The holiday season is just around the corner with a long to-do list that accompanies it. You know you’ll have to clean the house, put sheets on the guest bed and dig out the punch bowl for Aunt Gladys’ secret recipe for eggnog. (The secret is to just wave a small amount of cream and sugar over a big bowl of bourbon. Eggs are optional.)
For many of us, that means plenty of cooking and baking, much of it involving spices. That makes it the perfect time of year to talk about the importance of spice maintenance.
It’s the art of keeping your spice drawer full of fresh and fragrant spices. Cooking with old, lifeless spices can turn a potentially wonderful dish or baked good into something unmemorable, or worse — definitely not the effect you’re looking for when you’ve just spent an afternoon baking gingerbread cookies or pumpkin pie.
Most herbs and spices maintain their freshness for only about a year. If they’re whole spices, which you should try to buy when possible, they may last for another year or two.
That may sound like a long time, but my guess is that one peek into your pantry would reveal a bottle of fennel seeds you bought for a recipe five years ago and haven’t used since. Trust me, those seeds are now past their prime.
Now is the time to pitch those old bottles and buy new ones. You’ll be happy you did, especially if you use them in this dinner-party-worthy Beef and Butternut Squash Tagine.
A tagine is a Moroccan spiced stew of meat, vegetables and sometimes dried fruit and nuts. It’s infused with warm spices like ginger, coriander, cumin and cinnamon and is often served over couscous. It’s topped with a generous sprinkling of crunchy almonds, along with prunes, which may seem strange, but they lend the perfect amount of sweetness to the dish.
Incredibly fragrant, this dish will warm up a crisp fall night.
Beef and Butternut Squash Tagine
Note: This North African stew will fill your house with the fragrance of warm spices. Wonderful when served over couscous. To toast the almonds, roast them in a 400-degree oven for 8 to 10 minutes. From Meredith Deeds.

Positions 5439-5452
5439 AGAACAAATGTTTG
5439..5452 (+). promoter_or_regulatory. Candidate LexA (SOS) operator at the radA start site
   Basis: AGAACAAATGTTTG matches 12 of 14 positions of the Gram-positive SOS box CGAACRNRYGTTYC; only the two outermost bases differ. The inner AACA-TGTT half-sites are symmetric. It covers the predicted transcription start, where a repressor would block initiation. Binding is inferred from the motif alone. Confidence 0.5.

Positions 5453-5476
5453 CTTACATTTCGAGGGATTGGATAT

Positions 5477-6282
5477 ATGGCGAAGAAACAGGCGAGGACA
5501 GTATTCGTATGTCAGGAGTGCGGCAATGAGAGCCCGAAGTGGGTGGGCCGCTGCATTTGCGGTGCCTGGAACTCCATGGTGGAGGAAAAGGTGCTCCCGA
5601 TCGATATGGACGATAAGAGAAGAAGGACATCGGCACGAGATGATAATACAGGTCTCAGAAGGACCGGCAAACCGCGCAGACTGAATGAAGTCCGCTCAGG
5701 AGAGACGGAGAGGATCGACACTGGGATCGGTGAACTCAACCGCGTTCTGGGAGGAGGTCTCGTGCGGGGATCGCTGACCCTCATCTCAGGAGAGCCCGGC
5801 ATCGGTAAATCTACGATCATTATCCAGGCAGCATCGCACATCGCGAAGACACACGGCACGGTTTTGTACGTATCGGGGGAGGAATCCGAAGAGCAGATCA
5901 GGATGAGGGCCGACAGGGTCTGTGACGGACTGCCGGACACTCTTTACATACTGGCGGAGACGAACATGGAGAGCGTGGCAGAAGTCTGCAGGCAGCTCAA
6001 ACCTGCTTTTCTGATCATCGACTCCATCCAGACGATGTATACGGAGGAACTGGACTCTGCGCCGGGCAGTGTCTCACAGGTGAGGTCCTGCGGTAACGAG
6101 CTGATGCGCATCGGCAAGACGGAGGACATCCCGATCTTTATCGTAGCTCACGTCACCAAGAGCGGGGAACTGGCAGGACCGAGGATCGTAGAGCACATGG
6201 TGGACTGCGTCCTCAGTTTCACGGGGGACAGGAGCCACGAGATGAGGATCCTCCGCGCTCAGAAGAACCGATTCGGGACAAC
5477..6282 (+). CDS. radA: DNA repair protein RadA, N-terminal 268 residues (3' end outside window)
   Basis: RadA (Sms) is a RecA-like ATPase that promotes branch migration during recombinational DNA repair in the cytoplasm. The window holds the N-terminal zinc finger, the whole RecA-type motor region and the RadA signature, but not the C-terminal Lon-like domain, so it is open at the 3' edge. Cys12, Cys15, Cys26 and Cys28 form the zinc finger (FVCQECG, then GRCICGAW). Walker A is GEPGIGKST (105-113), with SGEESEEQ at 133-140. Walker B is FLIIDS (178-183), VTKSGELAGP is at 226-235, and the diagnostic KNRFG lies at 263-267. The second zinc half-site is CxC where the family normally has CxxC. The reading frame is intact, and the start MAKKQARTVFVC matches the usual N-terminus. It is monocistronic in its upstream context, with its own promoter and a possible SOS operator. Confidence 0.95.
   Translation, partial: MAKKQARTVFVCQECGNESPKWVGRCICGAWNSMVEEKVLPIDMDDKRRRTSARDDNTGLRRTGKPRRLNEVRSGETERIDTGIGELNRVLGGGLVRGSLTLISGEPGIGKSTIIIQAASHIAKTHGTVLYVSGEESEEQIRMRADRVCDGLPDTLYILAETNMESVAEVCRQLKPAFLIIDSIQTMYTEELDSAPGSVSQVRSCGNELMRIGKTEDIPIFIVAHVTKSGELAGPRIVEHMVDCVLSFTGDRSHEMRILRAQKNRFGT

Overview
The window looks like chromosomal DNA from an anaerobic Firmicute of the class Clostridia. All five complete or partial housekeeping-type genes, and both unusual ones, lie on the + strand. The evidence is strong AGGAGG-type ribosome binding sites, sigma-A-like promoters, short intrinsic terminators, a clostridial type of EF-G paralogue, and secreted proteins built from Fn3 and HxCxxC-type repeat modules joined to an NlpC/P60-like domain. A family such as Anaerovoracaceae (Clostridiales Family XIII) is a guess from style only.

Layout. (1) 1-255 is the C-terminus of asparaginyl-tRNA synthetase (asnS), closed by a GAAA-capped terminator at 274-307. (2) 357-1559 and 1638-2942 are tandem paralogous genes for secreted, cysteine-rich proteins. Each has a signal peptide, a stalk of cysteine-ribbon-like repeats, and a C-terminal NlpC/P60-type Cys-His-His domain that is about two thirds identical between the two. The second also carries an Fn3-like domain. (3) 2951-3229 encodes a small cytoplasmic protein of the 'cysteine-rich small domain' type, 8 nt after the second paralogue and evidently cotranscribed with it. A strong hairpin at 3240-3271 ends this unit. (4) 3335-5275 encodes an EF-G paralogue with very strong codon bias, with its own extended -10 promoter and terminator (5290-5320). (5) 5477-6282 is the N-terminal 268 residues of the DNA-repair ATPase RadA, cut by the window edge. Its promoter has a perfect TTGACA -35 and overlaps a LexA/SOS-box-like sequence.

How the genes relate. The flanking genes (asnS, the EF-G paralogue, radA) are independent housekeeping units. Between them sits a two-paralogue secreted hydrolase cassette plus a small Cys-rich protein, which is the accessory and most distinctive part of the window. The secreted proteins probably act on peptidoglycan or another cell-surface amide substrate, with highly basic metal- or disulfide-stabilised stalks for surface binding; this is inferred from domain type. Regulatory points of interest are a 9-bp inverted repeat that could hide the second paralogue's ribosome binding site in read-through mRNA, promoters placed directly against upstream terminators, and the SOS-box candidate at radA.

• 18 prunes
• 2 lb. beef chuck, trimmed and cut into 2-in. cubes
• 1 1/4 tsp. salt
• 1/2 tsp. freshly ground black pepper
• 2 tbsp. olive oil
• 2 medium onions, diced
• 3 garlic cloves, minced
• 1 1/2 tsp. ginger
• 1 1/2 tsp. cinnamon
• 1/2 tsp. ground cumin
• 1/2 tsp. ground coriander
• 1/2 tsp. turmeric
• Pinch of saffron
• 2 c. water
• 1 small (2 lb.) butternut squash, peeled, seeded and cut into 2-in. chunks (about 6 c.)
• 1/4 c. chopped fresh cilantro
• 1/4 c. toasted almonds (see Note)
Soak the prunes in warm water for at least 30 minutes, or the entire time the tagine cooks.
Season the beef with salt and pepper. Heat the oil in a large Dutch oven over medium-high heat. Sauté half the meat, uncovered, stirring only occasionally, until well browned, about 8 minutes. Using a slotted spoon, transfer the beef to a plate. Repeat with the remaining beef.
Lower the heat to medium and add onions to the Dutch oven. Sauté until softened, about 4 minutes. Add the garlic, ginger, cinnamon, cumin, coriander, turmeric and saffron, and sauté for another minute or until fragrant.
Add the reserved beef to the pan, along with 2 cups water, butternut squash and cilantro. Cook, partially covered, stirring occasionally, until the liquid thickens and the meat and vegetables are tender, about 2 to 2 1/2 hours, adding a little more water if the stew appears too dry. Season with more salt and pepper to taste, if necessary.
Drain the prunes.
Transfer stew to a serving bowl or platter and garnish with the prunes and the almonds.
Nutrition information per serving:
Calories 330 Fat 17 g Sodium 540 mg
Carbohydrates 27 g Saturated fat 5 g Total sugars 12 g
Protein 20 g Cholesterol 50 mg Dietary fiber 6 g
Exchanges per serving: ½ fruit, 1 ½ starch, 2 ½ medium-fat protein, ½ fat.
Meredith Deeds is a cookbook author and food writer from Edina. Reach her at firstname.lastname@example.org. Follow her on Twitter at